Can Chocolate Help with Oxidative Stress?

Can eating chocolate or drinking wine, coffee or tea play a role in keeping us young? According to a team of researchers led by Prof. Dr. Ivana Ivanovi-Burmazovi from the Chair of Bioinorganic Chemistry at Friedrich-Alexander-Universität Erlangen-Nürnberg (FAU), together with researchers from the USA, compounds within these foodstuffs can activate with zinc to protect against oxidative stress.

This specific compound within wine, chocolate, tea, and coffee is a hydroquinone group found in polyphenols. Zinc activates the hydroquinone groups, producing natural protection against superoxide, a byproduct of human cell respiration that damages the body’s own biomolecules. Although a natural process that is a basic part of our metabolism, oxidation can be accelerated and create a greater risk for inflammation and disease. Oxidative stress is also a known contributing factor to aging and low life expectancy.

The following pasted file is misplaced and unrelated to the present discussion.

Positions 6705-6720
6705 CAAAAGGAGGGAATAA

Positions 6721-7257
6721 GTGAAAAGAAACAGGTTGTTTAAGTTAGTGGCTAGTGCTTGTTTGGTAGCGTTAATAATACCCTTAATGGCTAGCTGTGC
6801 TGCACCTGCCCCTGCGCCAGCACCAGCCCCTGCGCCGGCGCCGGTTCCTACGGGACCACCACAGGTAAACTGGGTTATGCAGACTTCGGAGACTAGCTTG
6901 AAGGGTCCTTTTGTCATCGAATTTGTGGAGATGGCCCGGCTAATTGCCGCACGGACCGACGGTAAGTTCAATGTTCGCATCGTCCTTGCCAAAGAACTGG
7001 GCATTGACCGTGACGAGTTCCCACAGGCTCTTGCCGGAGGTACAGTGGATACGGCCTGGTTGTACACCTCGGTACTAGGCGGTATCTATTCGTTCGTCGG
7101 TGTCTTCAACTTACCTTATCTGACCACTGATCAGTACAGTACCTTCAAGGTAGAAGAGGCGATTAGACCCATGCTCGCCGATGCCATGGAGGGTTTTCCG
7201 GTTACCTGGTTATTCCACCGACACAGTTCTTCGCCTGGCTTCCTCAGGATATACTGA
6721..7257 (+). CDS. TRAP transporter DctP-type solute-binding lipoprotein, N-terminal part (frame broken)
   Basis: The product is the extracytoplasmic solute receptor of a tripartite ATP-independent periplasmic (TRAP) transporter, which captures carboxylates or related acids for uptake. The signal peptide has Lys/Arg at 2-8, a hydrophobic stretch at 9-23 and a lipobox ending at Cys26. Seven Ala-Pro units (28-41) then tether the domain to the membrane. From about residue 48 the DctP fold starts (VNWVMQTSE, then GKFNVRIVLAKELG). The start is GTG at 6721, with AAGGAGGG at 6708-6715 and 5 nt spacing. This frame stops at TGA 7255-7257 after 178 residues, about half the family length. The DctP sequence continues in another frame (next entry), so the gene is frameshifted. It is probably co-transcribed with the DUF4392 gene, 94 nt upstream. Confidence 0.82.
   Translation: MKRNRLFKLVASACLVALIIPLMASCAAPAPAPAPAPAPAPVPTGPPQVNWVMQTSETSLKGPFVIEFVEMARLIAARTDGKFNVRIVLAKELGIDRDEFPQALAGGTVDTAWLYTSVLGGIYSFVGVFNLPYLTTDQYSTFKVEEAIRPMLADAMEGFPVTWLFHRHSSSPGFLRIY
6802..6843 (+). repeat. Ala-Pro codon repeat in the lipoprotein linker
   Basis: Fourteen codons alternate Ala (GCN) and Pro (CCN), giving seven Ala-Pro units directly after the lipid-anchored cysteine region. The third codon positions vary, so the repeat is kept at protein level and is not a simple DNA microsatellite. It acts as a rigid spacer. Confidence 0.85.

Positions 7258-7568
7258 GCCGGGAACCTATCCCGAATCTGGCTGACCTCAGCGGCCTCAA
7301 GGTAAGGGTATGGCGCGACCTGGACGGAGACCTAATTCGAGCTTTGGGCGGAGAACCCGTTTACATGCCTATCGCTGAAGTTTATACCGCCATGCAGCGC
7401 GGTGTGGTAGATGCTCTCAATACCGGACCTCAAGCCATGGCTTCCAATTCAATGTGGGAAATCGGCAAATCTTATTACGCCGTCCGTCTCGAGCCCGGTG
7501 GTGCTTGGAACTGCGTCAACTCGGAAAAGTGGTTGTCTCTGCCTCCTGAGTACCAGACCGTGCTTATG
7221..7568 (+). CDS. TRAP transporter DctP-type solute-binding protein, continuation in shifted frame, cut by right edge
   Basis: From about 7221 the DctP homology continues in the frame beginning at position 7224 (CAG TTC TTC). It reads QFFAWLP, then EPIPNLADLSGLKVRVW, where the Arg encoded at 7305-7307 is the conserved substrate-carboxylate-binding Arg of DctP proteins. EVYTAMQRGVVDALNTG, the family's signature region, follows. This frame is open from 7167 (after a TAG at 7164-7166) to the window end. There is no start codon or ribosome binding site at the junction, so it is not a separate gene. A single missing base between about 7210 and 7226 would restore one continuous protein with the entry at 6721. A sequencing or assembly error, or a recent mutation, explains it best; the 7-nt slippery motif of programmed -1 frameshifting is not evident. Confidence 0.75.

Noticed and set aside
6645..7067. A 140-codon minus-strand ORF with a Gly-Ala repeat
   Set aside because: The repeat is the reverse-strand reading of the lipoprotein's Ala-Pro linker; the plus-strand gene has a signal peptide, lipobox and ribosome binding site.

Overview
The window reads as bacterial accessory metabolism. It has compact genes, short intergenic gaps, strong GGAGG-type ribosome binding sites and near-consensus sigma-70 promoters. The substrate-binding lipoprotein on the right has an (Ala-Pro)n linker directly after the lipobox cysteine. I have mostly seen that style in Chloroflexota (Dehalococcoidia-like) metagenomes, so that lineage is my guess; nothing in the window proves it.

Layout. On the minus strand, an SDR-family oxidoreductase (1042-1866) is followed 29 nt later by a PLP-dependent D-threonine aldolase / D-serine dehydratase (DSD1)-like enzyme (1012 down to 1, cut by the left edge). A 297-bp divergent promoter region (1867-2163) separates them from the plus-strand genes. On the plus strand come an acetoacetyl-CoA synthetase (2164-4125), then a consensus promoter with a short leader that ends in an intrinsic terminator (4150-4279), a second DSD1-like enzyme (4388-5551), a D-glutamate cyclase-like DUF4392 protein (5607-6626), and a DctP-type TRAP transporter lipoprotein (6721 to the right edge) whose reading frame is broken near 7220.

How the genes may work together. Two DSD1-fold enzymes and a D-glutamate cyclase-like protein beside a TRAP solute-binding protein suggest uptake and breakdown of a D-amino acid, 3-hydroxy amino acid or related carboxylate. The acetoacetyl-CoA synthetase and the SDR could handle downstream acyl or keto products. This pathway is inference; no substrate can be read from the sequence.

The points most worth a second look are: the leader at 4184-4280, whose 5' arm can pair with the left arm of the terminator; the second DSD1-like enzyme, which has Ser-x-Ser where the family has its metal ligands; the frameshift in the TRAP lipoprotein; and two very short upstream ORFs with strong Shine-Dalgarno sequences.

Hydroquinone alone may not be able to break down superoxide, but when combined with zine, a metal complex that mimics a superoxide dismutase enzyme (SOD) is created. These enzymes protect the body from the breakdown processes caused by oxidation. In other words, they have an antioxidant effect.

In this study, it was demonstrated that a complex of the redox-inactive metal zinc(II) with a hexadentate ligand containing a redox-active quinol can catalytically degrade superoxide.  “[This was] demonstrated by both reactivity assays and stopped-flow kinetics studies of direct reactions with O2•− and the zinc (II) complex.”  H2O2 arise[s] from the dismutation of superoxide (O2•−), which is generated within the mitochondria.”[1][2]

Although benefits have been found in pairing these hydroquinone groups found in wine, coffee, chocolate, and tea with zinc, more research is necessary.

Looking for more ways to wind down?  Check out Why Bird Music Is Great For Relaxation, Stress And Anxiety

 [1] Loschen G., Azzi A., Richter C., Flohe L. (1974) Superoxide radicals as precursors of mitochondrial hydrogen peroxide. FEBS Lett. 42:68–72
[2] Forman H. J., Kennedy J. A. (1974) Role of superoxide radical in mitochondrial dehydrogenase reactions. Biochem. Biophys. Res. Commun. 60:1044–1050.

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